Call for PM to tell RBS boss closures not on

Theresa May

Theresa May should summon Royal Bank of Scotland chief executive Ross McEwan and tell him a recent decision over branch closures is unacceptable, the SNP has said.

Ian Blackford, the party’s leader in Westminster, accused the bank of “turning their backs on 259 of our communities”.

The prime minister said branch closures were a commercial decision and that alternative services were in place for vulnerable customers.

Speaking at prime minister’s questions, Mr Blackford said: “If the prime minister recognises the importance of this, she should be summoning Ross McEwan into see her and making it clear that we will not accept towns and villages up and down the United Kingdom losing banking services.

“There are 13 towns in Scotland where the last bank will be going.

“This is not acceptable. It is about time the prime minister accepted her responsibilities.

“Will she summon Ross McEwan and will she tell the Royal Bank of Scotland this must be reversed?”

He had earlier said the UK had bailed out the bank in 2008 at a cost of £45billion.

“In 2017, Royal Bank of Scotland are paying us back by turning their backs on 259 of our communities,” Mr Blackford added.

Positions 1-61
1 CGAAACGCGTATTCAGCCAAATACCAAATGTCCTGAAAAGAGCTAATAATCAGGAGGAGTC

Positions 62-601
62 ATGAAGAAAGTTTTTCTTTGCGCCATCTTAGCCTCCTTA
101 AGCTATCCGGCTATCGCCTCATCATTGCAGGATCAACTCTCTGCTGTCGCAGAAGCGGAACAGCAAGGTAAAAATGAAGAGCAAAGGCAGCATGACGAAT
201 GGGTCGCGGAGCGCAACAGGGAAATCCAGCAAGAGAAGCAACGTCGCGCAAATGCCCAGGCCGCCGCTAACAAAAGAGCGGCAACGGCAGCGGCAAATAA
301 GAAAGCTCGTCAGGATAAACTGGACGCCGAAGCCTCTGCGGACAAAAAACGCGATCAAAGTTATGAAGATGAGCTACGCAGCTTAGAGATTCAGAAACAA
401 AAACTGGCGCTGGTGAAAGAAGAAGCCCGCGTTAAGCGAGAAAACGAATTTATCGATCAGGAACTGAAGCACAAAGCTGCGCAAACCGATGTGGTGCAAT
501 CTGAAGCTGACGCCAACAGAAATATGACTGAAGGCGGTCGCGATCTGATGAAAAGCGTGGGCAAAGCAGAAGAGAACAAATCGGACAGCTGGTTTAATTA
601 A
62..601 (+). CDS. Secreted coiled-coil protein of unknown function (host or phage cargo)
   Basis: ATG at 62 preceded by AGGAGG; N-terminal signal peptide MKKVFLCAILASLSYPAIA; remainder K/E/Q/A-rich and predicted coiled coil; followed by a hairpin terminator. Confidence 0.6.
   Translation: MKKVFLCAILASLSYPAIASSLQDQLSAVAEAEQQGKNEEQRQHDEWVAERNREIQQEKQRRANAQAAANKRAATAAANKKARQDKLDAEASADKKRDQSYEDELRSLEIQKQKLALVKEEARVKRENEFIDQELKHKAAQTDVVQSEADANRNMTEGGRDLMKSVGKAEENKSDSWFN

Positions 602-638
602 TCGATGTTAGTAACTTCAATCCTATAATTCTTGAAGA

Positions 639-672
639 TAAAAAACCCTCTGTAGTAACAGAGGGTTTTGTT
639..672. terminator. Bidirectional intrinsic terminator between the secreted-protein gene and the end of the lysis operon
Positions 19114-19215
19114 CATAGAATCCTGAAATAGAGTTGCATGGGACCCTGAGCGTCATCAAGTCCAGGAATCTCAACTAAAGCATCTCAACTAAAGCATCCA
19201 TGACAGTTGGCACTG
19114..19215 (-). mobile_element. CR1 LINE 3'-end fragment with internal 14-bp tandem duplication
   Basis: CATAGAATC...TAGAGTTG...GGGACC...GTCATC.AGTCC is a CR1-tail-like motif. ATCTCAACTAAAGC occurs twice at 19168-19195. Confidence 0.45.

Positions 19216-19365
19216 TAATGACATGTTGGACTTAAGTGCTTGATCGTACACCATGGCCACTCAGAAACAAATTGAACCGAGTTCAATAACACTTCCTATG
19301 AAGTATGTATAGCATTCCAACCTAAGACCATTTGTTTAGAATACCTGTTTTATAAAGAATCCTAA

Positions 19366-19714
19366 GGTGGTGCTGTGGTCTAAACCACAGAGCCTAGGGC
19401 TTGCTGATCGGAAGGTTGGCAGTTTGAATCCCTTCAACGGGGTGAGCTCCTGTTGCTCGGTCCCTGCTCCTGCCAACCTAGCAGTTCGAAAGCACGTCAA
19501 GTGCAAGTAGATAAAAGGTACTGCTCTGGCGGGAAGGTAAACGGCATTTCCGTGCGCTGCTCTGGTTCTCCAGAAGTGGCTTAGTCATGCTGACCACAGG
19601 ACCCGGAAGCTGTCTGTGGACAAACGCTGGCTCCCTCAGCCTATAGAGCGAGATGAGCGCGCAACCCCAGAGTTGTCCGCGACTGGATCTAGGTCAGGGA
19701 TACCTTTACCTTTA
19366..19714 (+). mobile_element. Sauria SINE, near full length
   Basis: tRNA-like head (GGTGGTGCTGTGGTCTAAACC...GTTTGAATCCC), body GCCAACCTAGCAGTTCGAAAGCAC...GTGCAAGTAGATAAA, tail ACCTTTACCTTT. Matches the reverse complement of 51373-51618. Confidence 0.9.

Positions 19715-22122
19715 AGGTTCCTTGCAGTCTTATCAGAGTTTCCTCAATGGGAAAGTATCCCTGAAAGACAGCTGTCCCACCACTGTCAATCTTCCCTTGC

“Given we are the majority shareholder, will the prime minister step in and tell the Royal Bank of Scotland to stick to their commitment and not close the last bank in town?”

Mrs May replied: “The decision to open and close branches is a commercial decision taken by banks, without intervention from the government.

“But we do recognise the impact this has on communities, and the Secretary of State for Scotland raised concerns that the House have expressed on this issue in his meeting with RBS.

“Of course more people are banking online. This is having an impact, but we do want to ensure that all customers, especially vulnerable ones, can still access over the counter services.

“That’s why we’ve established the access to banking standard, which commits banks to carry out a number of steps before closing a branch, and the Post Office have also reached an agreement with the banks that will allow more customers than ever before to use Post Office services.

“So we recognise the importance of this on communities and have acted in a number of ways.”

Labour former minister Caroline Flint urged the prime minister to restore the bank levy and use it to stop branch closures. She said Mrs May’s earlier answers showed she “hasn’t got a clue about the concerns of small towns”, as the MP raised two NatWest closures in the Doncaster area.

Ms Flint said: “That’s two more on top of a record-breaking 700 bank branch closures this year, and that’s despite the big four banks delivering £13.5billion half-year profits.”

Mrs May replied: “Let’s be very clear, there is a bank levy, there is also a corporation tax surcharge for banks and this government is raising more money from the banks than the Labour government ever did.”